This package provides efficient methods to compute the closest points, minimum distance, tolerance verification, and collision detection for parametric curves. This can be used in motion planning algorithms when the feasibility of a planned trajectory in obstacle-rich environments must be verified. By default, it handles parametric curves defined by Bernstein polynomials but it can be extended for any absolutely continuous parametric curve (PRs welcome ) .

A deeper analysis of the methods and their computational benefits can be found in our paper. In general, it is faster (and correct up to some numerical tolerance) than brute force approaches.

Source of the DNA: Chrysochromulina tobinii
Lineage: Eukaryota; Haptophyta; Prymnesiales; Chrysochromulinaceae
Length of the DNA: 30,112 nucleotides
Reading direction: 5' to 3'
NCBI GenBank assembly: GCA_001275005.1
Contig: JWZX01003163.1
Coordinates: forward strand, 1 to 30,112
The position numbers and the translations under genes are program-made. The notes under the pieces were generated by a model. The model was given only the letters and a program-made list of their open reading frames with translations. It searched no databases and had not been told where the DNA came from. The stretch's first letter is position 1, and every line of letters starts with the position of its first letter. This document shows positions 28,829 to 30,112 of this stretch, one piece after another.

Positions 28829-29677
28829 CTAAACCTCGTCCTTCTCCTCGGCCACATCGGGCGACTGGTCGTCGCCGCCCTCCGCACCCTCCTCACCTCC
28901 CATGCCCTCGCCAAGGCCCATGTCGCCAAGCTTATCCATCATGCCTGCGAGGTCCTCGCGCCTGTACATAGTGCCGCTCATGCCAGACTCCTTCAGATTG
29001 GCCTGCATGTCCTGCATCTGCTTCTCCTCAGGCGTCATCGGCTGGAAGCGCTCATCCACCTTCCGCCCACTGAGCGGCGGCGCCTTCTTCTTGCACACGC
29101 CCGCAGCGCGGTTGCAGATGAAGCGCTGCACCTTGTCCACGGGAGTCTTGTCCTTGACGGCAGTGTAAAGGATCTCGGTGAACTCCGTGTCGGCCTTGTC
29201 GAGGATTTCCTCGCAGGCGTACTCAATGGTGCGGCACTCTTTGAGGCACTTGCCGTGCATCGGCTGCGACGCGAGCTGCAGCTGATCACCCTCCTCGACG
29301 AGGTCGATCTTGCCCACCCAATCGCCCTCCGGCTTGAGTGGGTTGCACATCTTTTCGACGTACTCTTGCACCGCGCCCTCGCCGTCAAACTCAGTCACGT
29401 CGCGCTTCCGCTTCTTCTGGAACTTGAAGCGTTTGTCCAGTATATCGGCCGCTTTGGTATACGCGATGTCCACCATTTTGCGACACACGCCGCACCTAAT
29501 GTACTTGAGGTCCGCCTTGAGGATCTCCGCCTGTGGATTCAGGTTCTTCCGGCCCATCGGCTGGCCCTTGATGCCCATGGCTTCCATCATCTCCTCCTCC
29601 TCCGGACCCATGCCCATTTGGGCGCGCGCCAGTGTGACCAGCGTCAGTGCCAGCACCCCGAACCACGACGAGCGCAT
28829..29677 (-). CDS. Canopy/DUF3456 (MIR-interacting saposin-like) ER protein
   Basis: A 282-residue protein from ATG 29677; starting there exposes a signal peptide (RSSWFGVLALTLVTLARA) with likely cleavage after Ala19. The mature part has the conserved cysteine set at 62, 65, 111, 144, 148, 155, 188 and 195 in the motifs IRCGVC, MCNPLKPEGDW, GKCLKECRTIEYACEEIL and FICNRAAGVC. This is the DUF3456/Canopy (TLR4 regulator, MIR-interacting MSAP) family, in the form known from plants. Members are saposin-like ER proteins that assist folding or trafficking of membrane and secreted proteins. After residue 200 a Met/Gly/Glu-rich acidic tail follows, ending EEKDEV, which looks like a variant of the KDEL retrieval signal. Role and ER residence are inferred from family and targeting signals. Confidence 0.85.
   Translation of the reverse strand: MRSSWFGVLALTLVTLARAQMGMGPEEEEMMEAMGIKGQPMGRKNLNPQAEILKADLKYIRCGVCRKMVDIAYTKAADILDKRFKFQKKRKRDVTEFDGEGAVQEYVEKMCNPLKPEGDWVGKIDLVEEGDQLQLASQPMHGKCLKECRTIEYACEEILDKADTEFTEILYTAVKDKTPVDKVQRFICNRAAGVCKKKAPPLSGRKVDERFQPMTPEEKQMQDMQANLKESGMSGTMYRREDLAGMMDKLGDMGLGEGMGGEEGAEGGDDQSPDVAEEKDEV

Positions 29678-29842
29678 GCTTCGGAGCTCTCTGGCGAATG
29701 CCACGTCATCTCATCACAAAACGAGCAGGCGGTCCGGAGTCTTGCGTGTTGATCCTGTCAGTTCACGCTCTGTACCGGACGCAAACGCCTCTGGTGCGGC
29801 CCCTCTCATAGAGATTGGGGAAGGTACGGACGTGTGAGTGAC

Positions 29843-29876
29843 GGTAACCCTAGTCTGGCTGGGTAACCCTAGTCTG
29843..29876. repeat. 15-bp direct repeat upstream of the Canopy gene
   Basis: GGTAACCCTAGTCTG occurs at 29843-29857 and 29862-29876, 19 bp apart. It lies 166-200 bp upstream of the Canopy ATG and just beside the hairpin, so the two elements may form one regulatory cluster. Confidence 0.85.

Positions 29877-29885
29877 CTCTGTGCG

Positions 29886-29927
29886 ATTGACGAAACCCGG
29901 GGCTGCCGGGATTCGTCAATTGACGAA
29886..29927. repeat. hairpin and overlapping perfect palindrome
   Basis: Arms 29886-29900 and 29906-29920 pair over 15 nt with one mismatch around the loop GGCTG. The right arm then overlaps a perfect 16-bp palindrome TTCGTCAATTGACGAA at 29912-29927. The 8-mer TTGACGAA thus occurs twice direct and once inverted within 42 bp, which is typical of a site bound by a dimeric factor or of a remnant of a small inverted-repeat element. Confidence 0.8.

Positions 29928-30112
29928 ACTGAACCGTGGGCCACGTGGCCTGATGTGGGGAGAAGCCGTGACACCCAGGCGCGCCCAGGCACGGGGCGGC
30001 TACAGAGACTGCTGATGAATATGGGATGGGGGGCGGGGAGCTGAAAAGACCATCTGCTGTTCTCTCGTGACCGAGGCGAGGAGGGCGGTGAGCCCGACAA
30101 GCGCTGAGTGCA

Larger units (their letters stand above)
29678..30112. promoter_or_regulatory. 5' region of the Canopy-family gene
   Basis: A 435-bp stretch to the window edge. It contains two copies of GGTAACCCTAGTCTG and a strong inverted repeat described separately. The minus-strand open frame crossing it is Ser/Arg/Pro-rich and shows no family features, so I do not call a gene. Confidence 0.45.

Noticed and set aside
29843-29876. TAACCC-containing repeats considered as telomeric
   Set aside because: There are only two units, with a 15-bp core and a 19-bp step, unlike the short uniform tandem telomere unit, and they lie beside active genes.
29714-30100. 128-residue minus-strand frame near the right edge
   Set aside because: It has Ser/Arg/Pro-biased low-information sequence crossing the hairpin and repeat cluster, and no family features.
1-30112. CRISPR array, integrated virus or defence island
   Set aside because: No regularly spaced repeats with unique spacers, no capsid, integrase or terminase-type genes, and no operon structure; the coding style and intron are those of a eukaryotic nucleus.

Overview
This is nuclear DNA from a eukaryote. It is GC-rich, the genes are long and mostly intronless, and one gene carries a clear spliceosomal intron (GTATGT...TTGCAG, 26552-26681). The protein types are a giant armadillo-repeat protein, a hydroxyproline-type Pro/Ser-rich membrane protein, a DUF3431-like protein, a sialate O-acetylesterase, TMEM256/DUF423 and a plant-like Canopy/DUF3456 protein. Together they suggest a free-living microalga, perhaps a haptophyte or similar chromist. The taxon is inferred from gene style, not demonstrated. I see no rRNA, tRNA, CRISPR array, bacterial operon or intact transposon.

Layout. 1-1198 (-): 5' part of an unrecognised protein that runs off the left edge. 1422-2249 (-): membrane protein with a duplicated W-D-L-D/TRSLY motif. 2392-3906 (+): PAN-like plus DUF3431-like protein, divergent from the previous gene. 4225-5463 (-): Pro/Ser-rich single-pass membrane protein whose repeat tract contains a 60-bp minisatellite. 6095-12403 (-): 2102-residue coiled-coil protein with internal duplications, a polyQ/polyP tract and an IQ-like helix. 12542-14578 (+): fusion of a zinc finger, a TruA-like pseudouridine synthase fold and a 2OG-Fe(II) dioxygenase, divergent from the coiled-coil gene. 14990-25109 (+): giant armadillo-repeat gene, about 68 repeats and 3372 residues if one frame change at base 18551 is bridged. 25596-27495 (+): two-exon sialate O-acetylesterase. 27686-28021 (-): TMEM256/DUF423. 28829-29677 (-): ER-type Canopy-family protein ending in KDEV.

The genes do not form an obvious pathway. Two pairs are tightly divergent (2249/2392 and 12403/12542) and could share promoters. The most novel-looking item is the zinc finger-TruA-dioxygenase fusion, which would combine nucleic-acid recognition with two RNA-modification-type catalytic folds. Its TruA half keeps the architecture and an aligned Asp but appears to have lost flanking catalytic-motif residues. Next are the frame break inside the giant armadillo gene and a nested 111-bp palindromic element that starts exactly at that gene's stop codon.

### Example:

```
julia> curve = rand(Bernstein{2, 11}) # a tenth order Bernstein polynomial in R^2
a 10th order Bernstein polynomial with control points at:
([0.589371, 0.714336], [0.412222, 0.978291], [0.0227922, 0.853979], [0.100673, 0.79086], [0.886581, 0.111195], [0.258316, 0.182479], [0.455801, 0.74483], [0.749289, 0.181462], [0.406074, 0.0973739], [0.507534, 0.665799], [0.416049, 0.0165246])
with an arclength of 1.622728476731966
julia> poly = randpoly([0.0, 0.5], scale=0.5) # random decagon centered at 0.0, 0.5 and scaled down to roughly half the size of a unit square
ConvexPolygon{2,10,Float64}(SArray{Tuple{2},Float64,1,2}[[-0.117432, 0.964123], [-0.336266, 0.859416], [-0.422451, 0.614384], [-0.493171, 0.401837], [-0.246706, 0.11717], [-0.0651607, 0.176502], [0.192354, 0.297326], [0.309595, 0.679598], [0.315428, 0.720252], [0.0549531, 0.867691]])
julia> pts = closest_points(curve, poly)
([0.309957, 0.660306], [0.230249, 0.630564])
julia> plot(curve); plot!(poly); plot!(pts)
```